VOICES Project Toolkit
Project managers manage in all directions, including up. But it’s not always
easy to talk to a superior as freely as you would a peer, especially if you
disagree with his or her point of view. We asked project practitioners:
What communication techniques do you use
with senior management?
De-clutter the Message
It is important to spend time examining
what roles communication and
governance play in ensuring a single
version of the truth. While each situation is different,
misunderstandings commonly happen.
A simple way I avoid this is by maintaining effective
program or project update reports. Make sure they
are simple enough so all levels of the business can
—Alex Brindle, multichannel projects manager,
Home Retail Group PLC, Milton Keynes, England
Managing a project requires
understanding senior management’s
expectations, and managing them. There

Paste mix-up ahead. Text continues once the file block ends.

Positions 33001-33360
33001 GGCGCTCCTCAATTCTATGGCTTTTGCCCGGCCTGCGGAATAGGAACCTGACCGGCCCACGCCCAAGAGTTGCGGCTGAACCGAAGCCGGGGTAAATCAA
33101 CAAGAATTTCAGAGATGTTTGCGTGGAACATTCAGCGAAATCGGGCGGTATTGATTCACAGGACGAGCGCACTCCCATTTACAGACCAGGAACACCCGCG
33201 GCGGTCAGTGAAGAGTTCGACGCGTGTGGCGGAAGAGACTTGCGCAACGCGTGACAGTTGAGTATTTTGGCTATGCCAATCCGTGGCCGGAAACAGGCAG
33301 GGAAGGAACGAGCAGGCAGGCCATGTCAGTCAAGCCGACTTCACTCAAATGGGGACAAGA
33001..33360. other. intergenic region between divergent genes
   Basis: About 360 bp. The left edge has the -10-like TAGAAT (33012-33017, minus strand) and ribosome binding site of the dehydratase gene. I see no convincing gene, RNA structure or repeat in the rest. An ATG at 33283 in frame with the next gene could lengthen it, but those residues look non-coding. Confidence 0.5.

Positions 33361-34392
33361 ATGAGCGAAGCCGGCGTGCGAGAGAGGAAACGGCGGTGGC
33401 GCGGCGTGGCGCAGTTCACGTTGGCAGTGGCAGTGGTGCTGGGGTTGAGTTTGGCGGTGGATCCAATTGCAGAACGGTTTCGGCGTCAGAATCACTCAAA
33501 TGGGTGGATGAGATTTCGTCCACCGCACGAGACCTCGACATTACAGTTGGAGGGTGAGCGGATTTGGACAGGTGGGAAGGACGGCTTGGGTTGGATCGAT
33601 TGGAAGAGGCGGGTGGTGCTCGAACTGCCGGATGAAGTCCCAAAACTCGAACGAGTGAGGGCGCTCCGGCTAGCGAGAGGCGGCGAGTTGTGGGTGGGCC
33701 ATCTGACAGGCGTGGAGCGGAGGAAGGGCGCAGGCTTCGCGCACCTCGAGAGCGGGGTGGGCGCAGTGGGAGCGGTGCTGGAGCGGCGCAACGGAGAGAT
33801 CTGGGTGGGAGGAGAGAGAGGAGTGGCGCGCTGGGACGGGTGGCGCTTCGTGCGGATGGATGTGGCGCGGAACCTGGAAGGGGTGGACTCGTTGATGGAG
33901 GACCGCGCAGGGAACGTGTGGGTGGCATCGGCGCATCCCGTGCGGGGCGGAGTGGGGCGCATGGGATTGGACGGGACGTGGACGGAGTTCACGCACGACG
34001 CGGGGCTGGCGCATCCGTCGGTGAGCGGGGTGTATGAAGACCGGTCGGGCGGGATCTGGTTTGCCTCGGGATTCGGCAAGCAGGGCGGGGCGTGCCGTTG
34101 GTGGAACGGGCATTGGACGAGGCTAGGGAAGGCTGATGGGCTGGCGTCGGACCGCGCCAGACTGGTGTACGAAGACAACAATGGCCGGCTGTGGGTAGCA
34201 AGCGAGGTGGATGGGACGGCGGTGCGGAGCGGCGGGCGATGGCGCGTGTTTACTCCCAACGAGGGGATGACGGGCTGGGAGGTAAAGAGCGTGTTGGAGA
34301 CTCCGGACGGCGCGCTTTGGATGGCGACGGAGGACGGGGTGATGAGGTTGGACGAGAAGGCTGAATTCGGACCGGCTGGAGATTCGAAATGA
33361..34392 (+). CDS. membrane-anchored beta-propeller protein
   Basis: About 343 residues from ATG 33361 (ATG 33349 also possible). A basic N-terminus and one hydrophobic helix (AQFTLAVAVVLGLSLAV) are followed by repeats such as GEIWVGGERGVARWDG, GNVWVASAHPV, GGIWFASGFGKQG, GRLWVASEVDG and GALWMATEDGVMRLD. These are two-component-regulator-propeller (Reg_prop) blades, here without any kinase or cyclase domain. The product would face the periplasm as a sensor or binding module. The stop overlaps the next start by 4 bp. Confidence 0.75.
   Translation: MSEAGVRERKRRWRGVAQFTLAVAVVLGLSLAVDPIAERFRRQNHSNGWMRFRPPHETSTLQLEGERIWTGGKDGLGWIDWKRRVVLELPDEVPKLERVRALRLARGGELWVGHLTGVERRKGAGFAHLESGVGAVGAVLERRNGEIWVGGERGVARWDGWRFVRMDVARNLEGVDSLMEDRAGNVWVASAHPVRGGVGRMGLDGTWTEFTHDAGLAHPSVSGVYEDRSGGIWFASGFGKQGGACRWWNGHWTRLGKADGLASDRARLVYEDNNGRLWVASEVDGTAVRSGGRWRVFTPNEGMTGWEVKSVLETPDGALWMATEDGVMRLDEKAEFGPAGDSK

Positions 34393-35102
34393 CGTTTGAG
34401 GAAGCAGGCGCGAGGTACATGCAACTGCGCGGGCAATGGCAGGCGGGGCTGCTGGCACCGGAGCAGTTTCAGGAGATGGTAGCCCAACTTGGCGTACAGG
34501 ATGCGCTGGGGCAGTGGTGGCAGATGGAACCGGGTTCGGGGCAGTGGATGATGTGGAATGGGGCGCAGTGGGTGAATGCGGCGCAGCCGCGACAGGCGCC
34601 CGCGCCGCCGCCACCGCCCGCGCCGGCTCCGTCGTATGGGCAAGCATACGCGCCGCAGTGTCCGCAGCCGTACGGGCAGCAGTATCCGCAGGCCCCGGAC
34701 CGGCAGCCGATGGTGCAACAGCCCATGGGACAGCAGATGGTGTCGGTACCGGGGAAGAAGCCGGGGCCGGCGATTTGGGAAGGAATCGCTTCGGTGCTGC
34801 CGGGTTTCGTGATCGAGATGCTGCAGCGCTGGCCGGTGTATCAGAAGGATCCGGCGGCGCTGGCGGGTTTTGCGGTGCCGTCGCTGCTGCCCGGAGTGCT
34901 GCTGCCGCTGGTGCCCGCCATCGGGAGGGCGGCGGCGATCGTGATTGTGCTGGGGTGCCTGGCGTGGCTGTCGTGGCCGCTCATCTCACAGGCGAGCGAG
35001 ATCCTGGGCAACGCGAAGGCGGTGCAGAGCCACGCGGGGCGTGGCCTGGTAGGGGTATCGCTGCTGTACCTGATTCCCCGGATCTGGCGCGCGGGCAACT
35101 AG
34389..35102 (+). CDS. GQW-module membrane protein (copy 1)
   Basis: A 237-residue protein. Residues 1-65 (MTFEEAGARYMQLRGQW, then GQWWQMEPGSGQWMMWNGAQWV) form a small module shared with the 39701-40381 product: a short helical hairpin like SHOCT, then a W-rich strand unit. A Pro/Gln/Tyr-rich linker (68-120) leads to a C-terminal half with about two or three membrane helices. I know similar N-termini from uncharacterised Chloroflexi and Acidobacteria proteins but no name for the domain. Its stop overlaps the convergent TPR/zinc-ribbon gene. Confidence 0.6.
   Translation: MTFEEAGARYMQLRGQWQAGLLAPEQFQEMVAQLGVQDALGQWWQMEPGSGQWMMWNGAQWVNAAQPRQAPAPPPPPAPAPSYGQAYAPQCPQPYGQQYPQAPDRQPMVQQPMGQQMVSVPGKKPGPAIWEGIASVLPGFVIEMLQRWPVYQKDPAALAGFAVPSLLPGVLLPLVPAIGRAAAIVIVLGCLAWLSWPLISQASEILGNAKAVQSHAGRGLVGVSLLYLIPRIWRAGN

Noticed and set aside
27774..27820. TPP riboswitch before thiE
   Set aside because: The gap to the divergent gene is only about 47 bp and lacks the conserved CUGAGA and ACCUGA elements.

is no better way to do this than by trying to understand
their motivation, challenges and expectations.
Watch Your Tone
The biggest lesson I have learned about
speaking to executives is to maintain
a steady cadence and avoid emotional
tones of voice. That helps keep the discussion on track.
Recently, I was in a meeting with senior leadership.
After going through a status update of current projects,
I opened the floor to any thoughts or concerns. One of
the senior executives in the meeting began berating my
team, my manager and me, and questioned the purpose
of the projects.
The easiest thing to do would be to get angry at
these accusations, respond to them, and ruin any
chance of changing this person’s opinion. Instead, I
took a second to breathe, which helps me compose
my thoughts without conveying frustration with my
body language. Then, calmly and with an even keel, I
discussed each of the executive’s points objectively.
This senior executive began to soften his stance and
joined the discussion in a more productive and calm
manner. But if I had responded angrily, I could have
put my team and myself in the crosshairs of a senior
executive. As someone who is responsible for my team’s
work, that would have been rash and unprofessional.”
—Kevin Waugh, e-commerce project manager, Modern
Builders Supply, Toledo, Ohio, USA